"Orson Welles, who was not known for his modesty, said that if a cabinet containing every film ever made caught fire and he only had time to run in and rescue one film, it would be the Grand Illusion (not Citizen Kane, etc). Most people watching this film today might wonder why it warrants such high praise. I say this because many of the themes in this film have been dealt with memorably in other films (the first time I saw the Grand Illusion, for example, I couldn't help thinking that I preferred Stalag 17). As a result, the film appears to be less original than it actually was. Modern audiences are also not used to the movie's themes being dealt with so subtly (no bodies are graphically blown up to show the horrors of war, no lower class characters are unjustly executed, etc). Thus it will not attract as much widespread popular praise as such overblown garbage as Saving Private Ryan (which is a complete and utter failure as an anti-war movie after its opening 10 minute gorefest ends). In contrast, this film has a subtle depth which elevates its effectiveness and will keep the viewer thinking long after it ends.There are many illusions dealt with in the film. The interaction between the upper class prisoners and the prison camp's commandant (excellently performed by Erich Von Stronheim) illustrates the illusion of civility that exists (or should I say existed) during war (people pretending to be civilized while trying to wipe each other out). It illustrates the illusion of nationalism (except for the war, the officers are kindred spirits). The illusion of class is also well portrayed with the commandant arbitrarily showing less favour to some prisoners because of their last name and for no other reason. Viewers with knowledge of history will also note the irony in its theme of the decline of nobility and the ascendency of democracy given that this film occurs during a war in which lowly soldiers were ruthlessly sacrificed by their "noble" leaders in greater numbers than in any other war.One thing which makes this film different from most others about war or class is that it portrays the noble officers as worthwhile and positive people, but it treats all of its characters with equal respect. This, of course, further illustrates the illusory nature of class.For a thought-provoking movie, it is also quite entertaining, filled with humour, suspense and great performances. While I would not go as far as Welles in his praise of The Grand Illusion, it is still very highly recommended."
One of the greatest anti-war classics ever made
ilian73 | Los Angeles, CA USA | 05/10/2001
(5 out of 5 stars)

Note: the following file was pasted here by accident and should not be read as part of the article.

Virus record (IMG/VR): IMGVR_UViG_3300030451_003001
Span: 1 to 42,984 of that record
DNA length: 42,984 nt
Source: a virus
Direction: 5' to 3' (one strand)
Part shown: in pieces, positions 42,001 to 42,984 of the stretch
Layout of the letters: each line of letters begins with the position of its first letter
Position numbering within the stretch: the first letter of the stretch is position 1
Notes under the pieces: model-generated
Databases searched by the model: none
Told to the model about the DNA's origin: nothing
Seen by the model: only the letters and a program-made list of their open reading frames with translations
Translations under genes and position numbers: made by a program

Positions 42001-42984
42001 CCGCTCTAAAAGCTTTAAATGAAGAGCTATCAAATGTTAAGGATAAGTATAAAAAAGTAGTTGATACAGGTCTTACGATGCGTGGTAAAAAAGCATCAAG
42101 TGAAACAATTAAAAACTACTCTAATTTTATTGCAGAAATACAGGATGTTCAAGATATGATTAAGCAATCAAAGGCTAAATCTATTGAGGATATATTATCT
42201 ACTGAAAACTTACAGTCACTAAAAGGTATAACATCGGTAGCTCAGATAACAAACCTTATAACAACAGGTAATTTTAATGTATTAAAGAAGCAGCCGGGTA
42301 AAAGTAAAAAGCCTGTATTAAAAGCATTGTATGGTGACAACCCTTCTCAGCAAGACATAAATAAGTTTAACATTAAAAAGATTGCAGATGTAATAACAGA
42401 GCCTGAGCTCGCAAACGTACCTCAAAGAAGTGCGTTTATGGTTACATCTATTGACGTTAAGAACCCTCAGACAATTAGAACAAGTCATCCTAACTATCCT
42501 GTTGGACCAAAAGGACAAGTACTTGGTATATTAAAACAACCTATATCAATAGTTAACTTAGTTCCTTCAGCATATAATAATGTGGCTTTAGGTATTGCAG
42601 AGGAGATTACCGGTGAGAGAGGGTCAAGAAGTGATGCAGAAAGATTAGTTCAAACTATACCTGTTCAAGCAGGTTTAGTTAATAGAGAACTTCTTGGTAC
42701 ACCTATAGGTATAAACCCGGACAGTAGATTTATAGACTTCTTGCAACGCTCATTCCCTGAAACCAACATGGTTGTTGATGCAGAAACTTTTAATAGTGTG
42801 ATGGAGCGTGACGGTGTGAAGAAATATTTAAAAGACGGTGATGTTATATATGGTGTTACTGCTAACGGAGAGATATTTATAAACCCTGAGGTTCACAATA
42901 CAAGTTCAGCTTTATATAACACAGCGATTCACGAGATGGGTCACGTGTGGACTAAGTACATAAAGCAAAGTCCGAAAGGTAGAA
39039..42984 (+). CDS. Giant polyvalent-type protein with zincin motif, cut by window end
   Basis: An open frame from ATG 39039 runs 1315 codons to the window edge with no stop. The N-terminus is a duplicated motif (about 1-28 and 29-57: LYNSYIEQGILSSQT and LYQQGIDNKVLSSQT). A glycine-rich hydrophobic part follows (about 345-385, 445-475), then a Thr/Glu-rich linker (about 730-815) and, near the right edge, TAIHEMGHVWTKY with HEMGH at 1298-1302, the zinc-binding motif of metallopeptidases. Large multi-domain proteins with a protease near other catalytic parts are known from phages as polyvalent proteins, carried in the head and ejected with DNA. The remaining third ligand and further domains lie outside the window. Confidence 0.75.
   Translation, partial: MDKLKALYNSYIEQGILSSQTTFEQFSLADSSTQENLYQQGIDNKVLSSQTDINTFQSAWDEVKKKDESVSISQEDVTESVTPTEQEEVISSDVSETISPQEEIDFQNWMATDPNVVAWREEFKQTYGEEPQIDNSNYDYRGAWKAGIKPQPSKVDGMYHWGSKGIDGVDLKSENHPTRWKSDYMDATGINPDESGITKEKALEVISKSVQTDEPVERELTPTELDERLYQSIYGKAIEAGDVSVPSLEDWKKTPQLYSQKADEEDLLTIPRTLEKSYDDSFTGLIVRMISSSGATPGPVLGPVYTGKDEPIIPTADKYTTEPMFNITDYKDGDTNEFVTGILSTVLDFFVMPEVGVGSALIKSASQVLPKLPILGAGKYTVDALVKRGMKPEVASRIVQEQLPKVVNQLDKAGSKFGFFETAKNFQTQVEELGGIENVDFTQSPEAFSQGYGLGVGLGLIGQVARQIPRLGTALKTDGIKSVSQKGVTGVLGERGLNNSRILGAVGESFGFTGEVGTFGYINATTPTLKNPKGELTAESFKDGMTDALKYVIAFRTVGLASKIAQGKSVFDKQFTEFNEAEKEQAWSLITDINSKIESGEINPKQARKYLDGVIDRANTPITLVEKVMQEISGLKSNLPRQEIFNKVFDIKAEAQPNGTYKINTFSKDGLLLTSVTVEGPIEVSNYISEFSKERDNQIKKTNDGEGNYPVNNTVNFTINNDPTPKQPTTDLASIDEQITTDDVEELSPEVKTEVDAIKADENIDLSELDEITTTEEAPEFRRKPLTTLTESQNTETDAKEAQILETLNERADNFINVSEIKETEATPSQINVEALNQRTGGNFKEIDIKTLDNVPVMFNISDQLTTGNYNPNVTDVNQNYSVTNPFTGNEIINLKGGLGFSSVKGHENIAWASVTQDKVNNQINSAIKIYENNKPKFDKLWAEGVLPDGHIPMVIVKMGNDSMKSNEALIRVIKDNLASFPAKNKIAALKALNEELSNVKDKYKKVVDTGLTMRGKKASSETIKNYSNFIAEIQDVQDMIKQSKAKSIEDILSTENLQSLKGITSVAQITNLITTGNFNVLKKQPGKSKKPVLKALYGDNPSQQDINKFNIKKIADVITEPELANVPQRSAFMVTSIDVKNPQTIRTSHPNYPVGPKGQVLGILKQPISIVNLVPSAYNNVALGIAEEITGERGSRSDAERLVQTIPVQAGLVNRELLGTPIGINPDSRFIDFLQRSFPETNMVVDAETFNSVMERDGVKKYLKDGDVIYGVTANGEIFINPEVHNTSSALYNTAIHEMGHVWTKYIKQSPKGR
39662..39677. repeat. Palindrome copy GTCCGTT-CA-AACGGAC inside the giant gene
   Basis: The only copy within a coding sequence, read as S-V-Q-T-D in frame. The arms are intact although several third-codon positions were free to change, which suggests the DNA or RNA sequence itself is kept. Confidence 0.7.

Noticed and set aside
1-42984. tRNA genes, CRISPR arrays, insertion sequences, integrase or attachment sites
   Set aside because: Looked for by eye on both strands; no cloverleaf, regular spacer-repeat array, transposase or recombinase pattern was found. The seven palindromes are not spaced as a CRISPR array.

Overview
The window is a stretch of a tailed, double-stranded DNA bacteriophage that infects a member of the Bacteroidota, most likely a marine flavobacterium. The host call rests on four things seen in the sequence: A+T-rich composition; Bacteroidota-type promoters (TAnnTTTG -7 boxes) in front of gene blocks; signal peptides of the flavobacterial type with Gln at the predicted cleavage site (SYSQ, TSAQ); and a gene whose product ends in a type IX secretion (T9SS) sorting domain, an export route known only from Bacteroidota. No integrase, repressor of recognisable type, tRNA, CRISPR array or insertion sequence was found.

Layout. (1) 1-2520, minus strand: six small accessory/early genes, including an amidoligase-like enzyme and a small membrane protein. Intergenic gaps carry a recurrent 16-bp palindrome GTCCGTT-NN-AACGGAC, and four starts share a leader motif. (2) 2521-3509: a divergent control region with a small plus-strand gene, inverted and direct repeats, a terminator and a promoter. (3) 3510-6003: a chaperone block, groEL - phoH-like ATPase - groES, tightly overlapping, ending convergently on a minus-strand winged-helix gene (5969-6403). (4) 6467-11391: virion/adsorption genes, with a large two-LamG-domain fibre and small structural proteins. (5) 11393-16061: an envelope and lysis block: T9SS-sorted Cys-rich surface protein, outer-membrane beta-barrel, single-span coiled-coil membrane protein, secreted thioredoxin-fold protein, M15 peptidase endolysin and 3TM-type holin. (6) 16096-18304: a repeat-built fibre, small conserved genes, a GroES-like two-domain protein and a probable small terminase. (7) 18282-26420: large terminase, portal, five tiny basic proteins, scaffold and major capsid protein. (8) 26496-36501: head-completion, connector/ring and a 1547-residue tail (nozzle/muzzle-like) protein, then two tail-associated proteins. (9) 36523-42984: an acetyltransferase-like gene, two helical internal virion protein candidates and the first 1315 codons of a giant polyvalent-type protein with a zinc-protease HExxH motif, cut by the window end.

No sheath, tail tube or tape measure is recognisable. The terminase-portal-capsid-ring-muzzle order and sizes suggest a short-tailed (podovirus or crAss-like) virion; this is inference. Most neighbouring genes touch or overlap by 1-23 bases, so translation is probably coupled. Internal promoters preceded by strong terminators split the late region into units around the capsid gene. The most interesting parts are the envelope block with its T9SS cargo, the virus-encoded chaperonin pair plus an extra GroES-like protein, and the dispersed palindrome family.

"The Grand Illusion, together with The Rules of the Game is Jean Renoir's best known film. But unlike The Rules of the Game, which was universally maligned by both critics and the moviegoing public and banned by the French government for bad taste, The Grand Illusion was universally praised to become the instant classic. Well, this tale of two movies has perhaps most to do with the tones of the movies and Renoir's humanistic tendency to approach everything with understanding and fairness, as far as that is possible, even with things that he is actually lampooning (as in The Rules of the Game.) In case of The Rules of the Game, maybe the moviegoers could not reconcile the frivolity of life - as offensive as that was - and profound sympathy that was shown to them. But in The Grand Illusion, the noble themes and situations are more acceptible.Renoir's films are rarely if ever about just one thing, and The Grand Illusion is no exception. First of all, what is the "grand"(more accurately, great or maybe even gross) illusion that the title refers to? It obviously refers to the illusion that the war will be over soon as it is often expressed in the movie. It is also the illusion that war is noble or honorable, or that war brings divided classes together. It also refers to the illusions of the German officer Rauffenstein of the old and new order. But it probably also refers to the illusion that the audience experiences at the end of the movie. At the superficial level, some moviegoers may feel that Marechal and Rosenthal escape successfully to France and that after war Marechal would Elsie. Although other moviegoers would find such prospect too optimistic, they would feel that the audience could choose either way - Marechal will return to Else or he will not. But any kind of optimistic sense felt at the end of the movie is the "grand" illusion. The fact is that Marechal and Rosenthal probably will return to France, and possibly be killed in later battles (though Rosenthal reappears in the Rules of the Game, it seems to be more of in-joke than the same character); in any case, the reunion of Else and Marechal is illusion. Although it seems that the national boundaries have been overcome by two characters, it turns out to be illlusion not because there is any truth to the boundary, which is man-made, but because of the social condition that is shaped by these boundaries. The bond between Marechal and Else, and between Marechal and Rosenthal are genuine but fragile liek von Rauffenstein's geranium. There are several times when they overcome nationality and religion toward common bond of humanity, but in the end, boundaries and social conditions impose order again. So at the end, when they make final sprint toward the Swiss border, Marechal and Rosenthal exchange words of farewell as if they are going their separate ways. In the movie, as noted, there are all kinds of man-made boundaries that separate men from others - class, nationality, language, (German, French, English, and Russian are prominently spoken in various scenes), ethnicity (there is even African officer in POW camp, and he's not there accidently), religion(which is quite prominent in one particular scene). After all, this film is the granddaddy of POW and escape genre, and the boundary manifests in physical forms of barbed wires, walls, and national borders. The main characters try to break out from the imposed boundary just as much from prison walls. But for Renoir, the boundary that separates men more than anything else is that of class - which separates common men from aristocrats. We see all sorts of social group that can be categorized - a student of Pindar, vegetarian, engineer, and various people who are occupied with different kinds of concerns. The movie often concerns itself with what these people will do if they get out of prison or if war is over. One of the most remarkable myth about the war is that it unites all social groups in one patriotic solidarity. The division among men is paradoxically most apparent in the closeness of two main characters. In fact, von Rauffenstein and de Boieldieu are so much in tune with each other that they almost appear to have been friends even though they meet for the first time in the movie. They have common acquaintances, place they have been to, but what brings them together in the end is their class. Although Renoir is sympathetic to these aristocratic characters, he does not grieve with them about the end of the old order, which the WWI brought about. Theirs is the class that must die out (aristoracy in Europe still lingered through the thirties to the WWII, which was to be the coup de grace, especially in Germany and France.), the new beginning starts in the last third of the film with Marechal, Rosenthal, and Else. Renoir's universe of complex orders and characters are well served by his film technique that utilizes depth of field and adroit tracking shot for The Grand Illusion is one of the best examples of democratic aspects that realist school is striving to achieve. I am not one to feel nostalgic about aristocracy, and certainly not Renoir (who supported the Popular Front), but Renoir tells the most elegiac story about passing of an age - from the age of aristocracy to the modern age. The Grand Illusion was made in 1937, when with Sudenten crisis and all that, there was distinct certainty that a major war was brewing in Europe. In this sense, The Grand Illusion was a plea for bond of brotherhood and higher understanding. Yet Renoir was also a realist. More and more one thinks about the movie, there is a greater sense of tragedy. This DVD was delayed for several years to acquire the best possible prints and beatifully restore them. It is a testament to Criterion's commitment to the art of cinema - well worth long wait.... Most highly recommended."